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who dwelt among the tombs and cried out words of blasphemy and defiance. . : I am not going now to qualify my language with exceptions and reservations. That has been done, to the best of my ability, scrupulously throughout the lecture; and I am therefore justified in now saying that, taking the whole spirit of Byron's poetry, its skepticism, its profanity, its blasphemy, its lewdness, its warfare upon religion and social and domestic morals, it stands the blackest monument of intellectual depravity in the annals of our language. Never had our poetry been so profaned. The same corrupt spirit had been known before; it had disguised itself in one generation in the stately robe of philosophy, in another it had snatched the myrtle-wreath of political freedom; but never before had it worn the garland of poetic inspiration. There had been one phase of infidelity with Bolingbroke and his disciples, and another with Paine and his crew; but the most insidious was that which came from the bright, dark fancy of Byron. With all the wrong he did, there was mingled, too, a bitter contempt for poor, suffering humanity. Yes; it is true, as he reproached his fellow-mortals, that mankind is prostrate in his fallen nature. Look forth upon the human race, and, behold ! they are lying—the wounded, the dying, and the dead—on the vast battleplain, stricken by their spiritual enemies. But it ill became a poet to steal forth in the night, like one of those wretches that dog the footsteps of an army and prowl over the field fresh with the fight, plundering the expiring soldier, and stripping the bloody raiment from the dead and the dying.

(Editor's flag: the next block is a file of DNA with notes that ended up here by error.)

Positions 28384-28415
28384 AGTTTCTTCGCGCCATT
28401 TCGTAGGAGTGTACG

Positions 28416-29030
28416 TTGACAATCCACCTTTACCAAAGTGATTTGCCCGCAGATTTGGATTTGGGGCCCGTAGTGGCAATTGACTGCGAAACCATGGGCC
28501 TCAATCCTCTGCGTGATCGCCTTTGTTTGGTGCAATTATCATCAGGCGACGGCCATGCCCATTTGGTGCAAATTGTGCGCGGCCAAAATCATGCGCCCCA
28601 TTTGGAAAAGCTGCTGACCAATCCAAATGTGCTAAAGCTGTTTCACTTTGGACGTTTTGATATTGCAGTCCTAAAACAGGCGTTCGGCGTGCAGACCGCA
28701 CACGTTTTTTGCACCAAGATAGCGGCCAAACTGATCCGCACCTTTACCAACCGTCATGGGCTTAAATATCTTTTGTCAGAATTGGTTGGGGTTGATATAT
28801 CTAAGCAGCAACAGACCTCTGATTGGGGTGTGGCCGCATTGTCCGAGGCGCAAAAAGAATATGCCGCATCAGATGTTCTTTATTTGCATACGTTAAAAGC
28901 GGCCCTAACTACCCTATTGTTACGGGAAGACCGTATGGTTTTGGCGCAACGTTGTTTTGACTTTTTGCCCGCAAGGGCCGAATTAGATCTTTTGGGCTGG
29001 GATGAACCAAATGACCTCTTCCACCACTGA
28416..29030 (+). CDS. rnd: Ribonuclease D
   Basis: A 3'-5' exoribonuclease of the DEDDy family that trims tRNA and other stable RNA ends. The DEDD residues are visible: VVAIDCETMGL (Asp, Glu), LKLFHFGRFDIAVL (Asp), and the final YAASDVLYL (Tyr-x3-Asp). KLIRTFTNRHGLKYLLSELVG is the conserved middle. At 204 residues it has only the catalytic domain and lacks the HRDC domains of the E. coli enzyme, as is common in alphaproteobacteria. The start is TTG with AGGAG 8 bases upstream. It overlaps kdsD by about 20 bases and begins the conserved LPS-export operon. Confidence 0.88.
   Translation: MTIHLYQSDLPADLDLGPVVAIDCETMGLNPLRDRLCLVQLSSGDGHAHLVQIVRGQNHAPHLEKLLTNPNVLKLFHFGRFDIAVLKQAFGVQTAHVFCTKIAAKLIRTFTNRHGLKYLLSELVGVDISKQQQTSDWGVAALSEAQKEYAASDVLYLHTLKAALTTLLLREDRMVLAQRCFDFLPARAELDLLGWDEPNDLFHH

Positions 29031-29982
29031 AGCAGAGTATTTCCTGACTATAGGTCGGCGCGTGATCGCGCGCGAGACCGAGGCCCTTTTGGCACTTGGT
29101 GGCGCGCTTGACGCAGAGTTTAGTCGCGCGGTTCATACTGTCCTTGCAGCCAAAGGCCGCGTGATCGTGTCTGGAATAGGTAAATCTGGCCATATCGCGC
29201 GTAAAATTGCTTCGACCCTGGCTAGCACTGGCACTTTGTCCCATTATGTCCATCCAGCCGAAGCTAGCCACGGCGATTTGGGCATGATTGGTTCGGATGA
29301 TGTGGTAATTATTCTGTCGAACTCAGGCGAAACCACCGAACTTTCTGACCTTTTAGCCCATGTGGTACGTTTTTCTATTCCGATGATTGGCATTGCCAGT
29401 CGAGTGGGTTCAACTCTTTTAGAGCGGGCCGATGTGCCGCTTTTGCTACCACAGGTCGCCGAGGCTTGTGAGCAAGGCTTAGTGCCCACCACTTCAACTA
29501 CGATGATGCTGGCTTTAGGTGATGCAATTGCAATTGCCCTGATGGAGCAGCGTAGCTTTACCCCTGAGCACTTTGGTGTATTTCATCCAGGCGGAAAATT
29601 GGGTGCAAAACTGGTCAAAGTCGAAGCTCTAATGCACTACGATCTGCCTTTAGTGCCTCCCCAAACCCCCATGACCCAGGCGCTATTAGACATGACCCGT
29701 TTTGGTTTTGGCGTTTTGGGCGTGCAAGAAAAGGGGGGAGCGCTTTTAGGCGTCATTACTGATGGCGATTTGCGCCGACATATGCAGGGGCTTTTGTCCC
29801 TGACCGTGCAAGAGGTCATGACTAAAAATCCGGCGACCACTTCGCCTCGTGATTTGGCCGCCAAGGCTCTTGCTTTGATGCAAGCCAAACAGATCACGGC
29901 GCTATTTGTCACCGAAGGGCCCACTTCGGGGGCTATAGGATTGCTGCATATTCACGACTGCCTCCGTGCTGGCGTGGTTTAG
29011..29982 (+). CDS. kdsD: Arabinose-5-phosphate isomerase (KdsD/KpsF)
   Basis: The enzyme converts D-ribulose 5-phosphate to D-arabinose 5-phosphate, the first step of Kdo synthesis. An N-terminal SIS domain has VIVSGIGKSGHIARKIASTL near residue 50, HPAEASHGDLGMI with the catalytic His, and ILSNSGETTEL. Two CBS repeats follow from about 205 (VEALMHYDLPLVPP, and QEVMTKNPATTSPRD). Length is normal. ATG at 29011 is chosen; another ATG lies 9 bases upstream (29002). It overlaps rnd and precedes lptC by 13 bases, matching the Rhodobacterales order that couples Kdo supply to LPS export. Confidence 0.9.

Above all, let me entreat that no one will yield to that poor fallacy which teaches that Byron's infirmities and vice were attributes of genius:—

“If thou be one whose heart the holy forms
Of young imagination have kept pure,
Henceforth be warned, and know that pride,
Howe'er disguised in its own majesty,
Is littleness; that he who feels contempt
For any living thing hath faculties
Which he has never used; that thought, with him,
Is in its infancy. The man whose eye
Is ever on himself doth look on one
The least of Nature's works,—one who might move
The wise man to that scorn which wisdom holds
TJnlawful ever. Oh, be wiser, thou!
Instructed that true knowledge leads to love;
True dignity abides with him alone
Who, in the silent hour of inward thought,
Can still suspect and still revere himself
In lowliness of heart.”%

* Wordsworth.

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Difficulties in the way of a proper appreciation of contemporary genius — Candour rare in criticism — Controversy in regard to "Wordsworth’s school of poetry—Comparative criticism between the poetry of Wordsworth and Byron — Correspondence of Wordsworth’s life with the spirit of true poetry—Continuity of his moral life— Recollections of his childhood — His love of nature and of man—His sympathy with the French Revolution—His 'seclusion— Communion with his brother-poets—Aim of his career of authorship—Lines composed in the neighbourhood of Tintern Abbey— “The Excursion”—-“Sonnet on Westminster Bridge”—“Lines on the Death of Mr. Fox”—“Tribute to a favourite Dog”—“Simon Lee’” — “Story of the Deserted Cottage”—His political poems— Conclusion.

WE are now nearing the close of that glorious registry we have been engaged in examining. When I placed my mind, upon the imaginative point of vision, by the side of Chaucer, the father of English poetry, and looked forward, over the tract of nearly five hundred years, to the noble company of his successors, it was a joy to know that modern times would not be found to bring with them modern degeneracy.

There was encouragement in the assurance that, in quitting the companionship of the mighty men of old.